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A Community of Sharing

Long Island Food Not Bombs shares free food and other donated items every Tuesday in Huntington Station.

On Tuesday night, in a parking lot on East 6th Street and Fairground Avenue, volunteers for Long Island Food Not Bombs will gather to set up their weekly Huntington Food Share. It's something that they have been doing for the past three years as a local branch of Food Not Bombs, a grass-roots organization started 30 years ago that now shares free food with the hungry in over 1,000 cities around the world.

Operating under the belief that many people go hungry due to waste rather than a scarcity of food, FNB volunteers work with food establishments - including Whole Foods and Trader Joes - to collect and distribute perfectly good and healthy food that might otherwise be discarded.  

Food Shares are then planned where all of the food collected, as well as other donated items, are set up on tables with an open invitation to the community to "share". Everyone is welcome to participate in whatever way they are able. Donations of food, clothing and books are distributed for free to anyone who can put them to good use.

This week's gathering, beginning at 6:30 pm is part of a special, week-long Thanksgiving Bonanza, which includes nearly a dozen events taking place at locations around Long Island.

Jon Stepanian, one of the founders of the Long Island chapter of Food Not Bombs, is one of the primary organizers of most of the events. "We organize special events every Thanksgiving and Christmas, but this is the biggest one ever." he said. Each year we try to make it bigger to accommodate more people."

Food Not Bombs is about people taking care of their own community in solidarity, not charity. "There's a bit of overlap between those coming for food and those distributing it, especially setting up." explained Alexandra Reisner, a volunteer since 2008. "In Huntington especially, the kids from the community like to help out behind the table, and in many cases men who originally started coming just to get food are now helping to unload cars and set up tables. If there is bread left over at the end of the night, volunteers are welcome to take it home." she said, adding that "There is no official hierarchy within the FNB community."

A typical Food Share in Huntington generally attracts between 100-150 people and this Tuesday night there will be hot prepared vegan food to celebrate the holidays in addition to donated groceries that will allow families to prepare their own feasts on Thanksgiving Day.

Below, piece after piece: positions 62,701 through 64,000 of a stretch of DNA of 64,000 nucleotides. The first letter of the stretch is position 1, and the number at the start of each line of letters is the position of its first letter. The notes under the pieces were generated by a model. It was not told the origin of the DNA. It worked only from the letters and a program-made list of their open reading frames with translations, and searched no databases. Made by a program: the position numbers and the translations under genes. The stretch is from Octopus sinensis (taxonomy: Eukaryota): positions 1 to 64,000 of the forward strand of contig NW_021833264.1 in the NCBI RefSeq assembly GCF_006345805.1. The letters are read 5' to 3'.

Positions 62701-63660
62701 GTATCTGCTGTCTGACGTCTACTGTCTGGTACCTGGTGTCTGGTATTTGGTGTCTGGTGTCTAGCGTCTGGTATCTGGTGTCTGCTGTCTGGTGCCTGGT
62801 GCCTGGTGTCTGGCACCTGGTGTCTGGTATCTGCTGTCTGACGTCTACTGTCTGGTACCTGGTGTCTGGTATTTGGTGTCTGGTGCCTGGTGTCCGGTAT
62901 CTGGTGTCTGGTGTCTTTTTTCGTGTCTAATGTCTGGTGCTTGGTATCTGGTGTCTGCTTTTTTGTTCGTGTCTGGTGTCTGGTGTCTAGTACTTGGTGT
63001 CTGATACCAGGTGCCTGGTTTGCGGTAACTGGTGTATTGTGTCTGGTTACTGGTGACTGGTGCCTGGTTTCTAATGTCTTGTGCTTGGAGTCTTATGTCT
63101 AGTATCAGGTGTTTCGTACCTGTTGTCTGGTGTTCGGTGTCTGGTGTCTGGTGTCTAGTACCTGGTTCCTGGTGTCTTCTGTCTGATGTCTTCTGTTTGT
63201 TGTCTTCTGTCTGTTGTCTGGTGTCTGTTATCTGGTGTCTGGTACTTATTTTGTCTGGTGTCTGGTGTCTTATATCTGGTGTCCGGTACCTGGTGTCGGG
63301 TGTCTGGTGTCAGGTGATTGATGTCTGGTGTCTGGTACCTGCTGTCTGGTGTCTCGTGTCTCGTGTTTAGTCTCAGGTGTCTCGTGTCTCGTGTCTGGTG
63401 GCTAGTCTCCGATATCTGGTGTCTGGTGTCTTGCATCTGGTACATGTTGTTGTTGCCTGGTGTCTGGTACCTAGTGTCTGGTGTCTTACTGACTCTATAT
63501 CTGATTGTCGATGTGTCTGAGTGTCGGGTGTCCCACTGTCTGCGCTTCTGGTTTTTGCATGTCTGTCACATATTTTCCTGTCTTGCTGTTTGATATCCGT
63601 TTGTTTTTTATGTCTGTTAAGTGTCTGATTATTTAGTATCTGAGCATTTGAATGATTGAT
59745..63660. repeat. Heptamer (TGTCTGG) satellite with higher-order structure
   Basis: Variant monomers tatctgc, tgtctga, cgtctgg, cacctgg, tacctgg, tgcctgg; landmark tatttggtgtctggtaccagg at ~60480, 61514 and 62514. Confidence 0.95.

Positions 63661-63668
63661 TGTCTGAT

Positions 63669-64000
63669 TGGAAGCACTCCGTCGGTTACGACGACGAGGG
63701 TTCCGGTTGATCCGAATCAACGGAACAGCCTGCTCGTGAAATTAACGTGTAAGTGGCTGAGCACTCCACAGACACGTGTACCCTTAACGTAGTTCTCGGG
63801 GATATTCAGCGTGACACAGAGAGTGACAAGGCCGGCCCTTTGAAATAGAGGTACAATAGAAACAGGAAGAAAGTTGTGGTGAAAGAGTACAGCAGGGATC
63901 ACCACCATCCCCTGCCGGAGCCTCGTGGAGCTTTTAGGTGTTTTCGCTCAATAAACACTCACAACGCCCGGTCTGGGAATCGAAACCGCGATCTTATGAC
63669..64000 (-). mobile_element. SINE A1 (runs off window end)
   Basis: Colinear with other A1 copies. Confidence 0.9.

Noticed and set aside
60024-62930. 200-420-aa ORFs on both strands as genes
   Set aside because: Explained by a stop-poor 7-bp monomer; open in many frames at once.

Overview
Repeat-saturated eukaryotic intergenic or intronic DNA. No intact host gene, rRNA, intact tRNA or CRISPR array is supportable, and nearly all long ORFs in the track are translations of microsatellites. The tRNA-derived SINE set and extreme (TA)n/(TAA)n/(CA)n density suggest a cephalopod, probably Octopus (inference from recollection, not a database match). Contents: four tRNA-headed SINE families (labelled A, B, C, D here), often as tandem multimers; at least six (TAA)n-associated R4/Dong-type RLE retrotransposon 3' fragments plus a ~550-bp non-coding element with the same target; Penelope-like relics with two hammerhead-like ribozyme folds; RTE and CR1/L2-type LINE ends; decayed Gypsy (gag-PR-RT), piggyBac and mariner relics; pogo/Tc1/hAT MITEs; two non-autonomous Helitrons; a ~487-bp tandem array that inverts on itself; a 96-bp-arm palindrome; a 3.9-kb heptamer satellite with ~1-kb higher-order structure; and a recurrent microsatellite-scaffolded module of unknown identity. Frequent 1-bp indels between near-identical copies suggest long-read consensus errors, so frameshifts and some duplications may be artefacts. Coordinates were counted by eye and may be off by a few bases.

Anyone who is looking for a more meaningful way to spend the holidays is invited to make a difference by getting involved. Right now Long Island Food Not Bombs needs donations of warm winter clothing and coats, sleeping bags and blankets. "Anything that can help keep someone warm is very important." said Reisner "Today, a man told me he sleeps on the street and needed something to keep warm, but we didn't have any blankets or sheets left. All I had to offer him was a sweatshirt, which was some small consolation but still better than nothing."

"Just show up." says volunteer Vincent Cocca. "We are always looking for ways that the community can get involved.  Bring clothing, food, or help us drive the food"

"We would love help for Thanksgiving, but following that, we really need toys." Reisner said, explaining that they distribute gently used and new toys at each of their Food Share's two weeks before Christmas. "There's always a big turn out when we share toys for Christmas." added Cocca  

 "People think you have to go through all this paperwork to volunteer or make a big commitment, but FNB isn't like that." Reisner explained. "You come, you do what you can, and you can even take something home with you if you need it. If you try it for one day and it isn't for you, that's fine. The more people who come even once, the better chance even one of them will want to come back every week." 

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